But the news of positive reports created a panic among the group of hopeful passengers as many had not received their test report.
James Oaten spent weeks doing his work as a video journalist from home to minimise his risk of contracting COVID-19 before he was due to fly home. (Supplied: James Oaten)
Calls to the hotel, the laboratory, Qantas or the Department of Foreign Affairs and Trade (DFAT) were unfruitful.
Some people, including myself, received a phone call from the hotel telling me I had to check out before we had been officially told if we were on the flight or not.
Some passengers never received their report, and both the laboratory and Qantas had no clear answers for us.
As the day progressed, I received messages from fellow passengers that they too had tested positive with a “low viral load”.
The test collection time on several reports, including mine, were also grossly inaccurate. I am aware of other one-off errors on the reports.
Alarm bells were ringing. My journalism instincts kicked in.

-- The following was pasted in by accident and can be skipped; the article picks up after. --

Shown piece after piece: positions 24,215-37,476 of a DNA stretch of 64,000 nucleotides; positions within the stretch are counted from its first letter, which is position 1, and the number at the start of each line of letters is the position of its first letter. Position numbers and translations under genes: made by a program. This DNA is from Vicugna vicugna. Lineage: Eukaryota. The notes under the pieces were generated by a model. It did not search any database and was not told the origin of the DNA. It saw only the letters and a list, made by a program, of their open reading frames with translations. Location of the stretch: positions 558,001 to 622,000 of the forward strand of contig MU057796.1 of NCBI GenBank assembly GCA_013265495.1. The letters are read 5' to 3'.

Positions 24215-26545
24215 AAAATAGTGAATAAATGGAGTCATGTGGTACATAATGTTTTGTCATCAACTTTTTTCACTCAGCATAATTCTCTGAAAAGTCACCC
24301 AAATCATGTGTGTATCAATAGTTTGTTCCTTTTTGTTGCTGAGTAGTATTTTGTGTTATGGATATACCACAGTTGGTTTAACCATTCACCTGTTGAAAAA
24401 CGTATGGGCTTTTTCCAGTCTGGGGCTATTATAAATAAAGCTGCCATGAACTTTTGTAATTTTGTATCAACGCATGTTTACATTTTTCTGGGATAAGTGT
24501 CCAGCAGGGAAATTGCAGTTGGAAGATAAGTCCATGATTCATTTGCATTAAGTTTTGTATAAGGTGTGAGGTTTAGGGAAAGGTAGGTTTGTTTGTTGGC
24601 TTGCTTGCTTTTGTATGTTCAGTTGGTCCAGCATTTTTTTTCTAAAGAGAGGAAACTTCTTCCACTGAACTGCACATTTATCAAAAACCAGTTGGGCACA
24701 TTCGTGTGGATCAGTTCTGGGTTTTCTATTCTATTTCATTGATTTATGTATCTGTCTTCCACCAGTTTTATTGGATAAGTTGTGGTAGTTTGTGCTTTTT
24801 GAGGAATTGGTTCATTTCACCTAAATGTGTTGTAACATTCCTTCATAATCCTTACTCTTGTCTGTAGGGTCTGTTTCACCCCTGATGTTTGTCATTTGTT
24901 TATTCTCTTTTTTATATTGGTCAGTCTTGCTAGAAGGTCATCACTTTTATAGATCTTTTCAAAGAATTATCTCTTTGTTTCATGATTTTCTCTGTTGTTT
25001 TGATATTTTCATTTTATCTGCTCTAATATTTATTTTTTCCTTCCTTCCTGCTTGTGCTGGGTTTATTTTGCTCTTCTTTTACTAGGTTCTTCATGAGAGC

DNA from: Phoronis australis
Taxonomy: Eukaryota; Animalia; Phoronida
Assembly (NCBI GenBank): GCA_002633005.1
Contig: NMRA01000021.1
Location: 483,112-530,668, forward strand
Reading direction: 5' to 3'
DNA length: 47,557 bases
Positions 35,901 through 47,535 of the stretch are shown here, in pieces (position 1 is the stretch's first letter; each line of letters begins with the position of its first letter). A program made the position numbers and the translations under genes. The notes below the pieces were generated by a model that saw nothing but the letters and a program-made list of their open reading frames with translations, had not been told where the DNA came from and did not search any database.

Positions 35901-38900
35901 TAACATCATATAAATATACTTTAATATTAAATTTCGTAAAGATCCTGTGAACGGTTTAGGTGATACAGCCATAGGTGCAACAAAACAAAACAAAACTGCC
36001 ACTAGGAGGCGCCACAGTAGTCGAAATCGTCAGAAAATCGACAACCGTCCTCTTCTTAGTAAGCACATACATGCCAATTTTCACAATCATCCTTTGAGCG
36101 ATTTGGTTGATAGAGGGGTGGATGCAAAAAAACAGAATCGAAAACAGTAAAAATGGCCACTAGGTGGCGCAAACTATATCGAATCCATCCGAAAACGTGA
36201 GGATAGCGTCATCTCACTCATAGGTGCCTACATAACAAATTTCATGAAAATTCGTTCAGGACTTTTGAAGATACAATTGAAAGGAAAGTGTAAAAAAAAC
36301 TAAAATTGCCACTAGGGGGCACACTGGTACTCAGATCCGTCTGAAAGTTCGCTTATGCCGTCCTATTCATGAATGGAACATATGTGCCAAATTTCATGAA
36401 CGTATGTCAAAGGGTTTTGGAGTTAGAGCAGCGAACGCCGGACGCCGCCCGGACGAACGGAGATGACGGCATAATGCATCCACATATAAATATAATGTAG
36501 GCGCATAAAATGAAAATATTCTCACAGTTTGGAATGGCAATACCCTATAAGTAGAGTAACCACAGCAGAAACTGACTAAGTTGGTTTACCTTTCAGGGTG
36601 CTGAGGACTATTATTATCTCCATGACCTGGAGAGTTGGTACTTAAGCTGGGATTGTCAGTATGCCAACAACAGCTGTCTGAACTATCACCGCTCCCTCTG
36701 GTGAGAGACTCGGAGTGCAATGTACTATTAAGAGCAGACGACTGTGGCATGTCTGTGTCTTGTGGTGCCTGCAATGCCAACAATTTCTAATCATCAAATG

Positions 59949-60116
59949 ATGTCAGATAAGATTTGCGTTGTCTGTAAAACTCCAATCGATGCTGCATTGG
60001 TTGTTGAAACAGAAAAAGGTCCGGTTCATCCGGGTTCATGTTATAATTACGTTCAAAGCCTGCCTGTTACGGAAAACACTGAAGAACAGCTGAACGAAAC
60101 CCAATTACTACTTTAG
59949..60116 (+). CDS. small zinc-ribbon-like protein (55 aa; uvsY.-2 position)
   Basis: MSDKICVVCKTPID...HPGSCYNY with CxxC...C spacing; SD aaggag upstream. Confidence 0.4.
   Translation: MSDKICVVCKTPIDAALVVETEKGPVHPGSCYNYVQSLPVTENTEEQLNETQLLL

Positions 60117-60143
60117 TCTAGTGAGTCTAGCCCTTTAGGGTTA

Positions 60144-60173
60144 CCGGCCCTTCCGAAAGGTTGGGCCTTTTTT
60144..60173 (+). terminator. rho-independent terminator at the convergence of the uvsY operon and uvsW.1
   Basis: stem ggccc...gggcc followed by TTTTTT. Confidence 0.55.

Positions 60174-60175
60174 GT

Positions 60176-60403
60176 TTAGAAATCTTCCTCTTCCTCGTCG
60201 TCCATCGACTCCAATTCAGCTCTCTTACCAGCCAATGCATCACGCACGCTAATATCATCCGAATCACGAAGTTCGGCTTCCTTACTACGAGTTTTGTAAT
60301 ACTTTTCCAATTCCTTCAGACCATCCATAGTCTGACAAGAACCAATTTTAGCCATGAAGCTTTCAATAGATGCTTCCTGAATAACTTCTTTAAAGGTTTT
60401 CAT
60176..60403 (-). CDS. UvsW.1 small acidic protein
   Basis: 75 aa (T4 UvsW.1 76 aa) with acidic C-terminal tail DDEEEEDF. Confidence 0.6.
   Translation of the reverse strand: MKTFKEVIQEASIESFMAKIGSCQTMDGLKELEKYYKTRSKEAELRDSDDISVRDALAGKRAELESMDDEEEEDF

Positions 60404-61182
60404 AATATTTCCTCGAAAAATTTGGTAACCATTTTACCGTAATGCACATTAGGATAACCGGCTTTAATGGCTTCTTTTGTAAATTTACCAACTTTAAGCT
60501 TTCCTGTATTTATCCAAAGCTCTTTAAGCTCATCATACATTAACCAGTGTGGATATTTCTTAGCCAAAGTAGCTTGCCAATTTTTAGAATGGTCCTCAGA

Panic turns to curiosity
The passengers who were bumped off the flight established a WhatsApp group to support each other.
Almost half of the passengers who were meant to be on the flight were not allowed to board after 46 people tested positive(Supplied: DFAT )
Many people had stories similar to mine. They had been isolating for weeks to avoid the virus and some had also tested negative just before entering hotel quarantine.
With my colleague, foreign affairs reporter Stephen Dziedzic, I ventured down a rabbit hole to establish if something had, in fact, gone awry.
I confirmed a high number of people who, like me, had “low viral counts”, collating the test results into a spreadsheet.
Epidemiologists in Australia said such a high concentration of “low” results was unusual and raised red flags. Such passengers should have been given a second test, the experts added.
Then an even bigger issue emerged when we uncovered the testing company, CRL Diagnostics, had its accreditation suspended in April by a senior accreditation agency, the National Accreditation Board for Testing and Calibration Laboratories (NABL).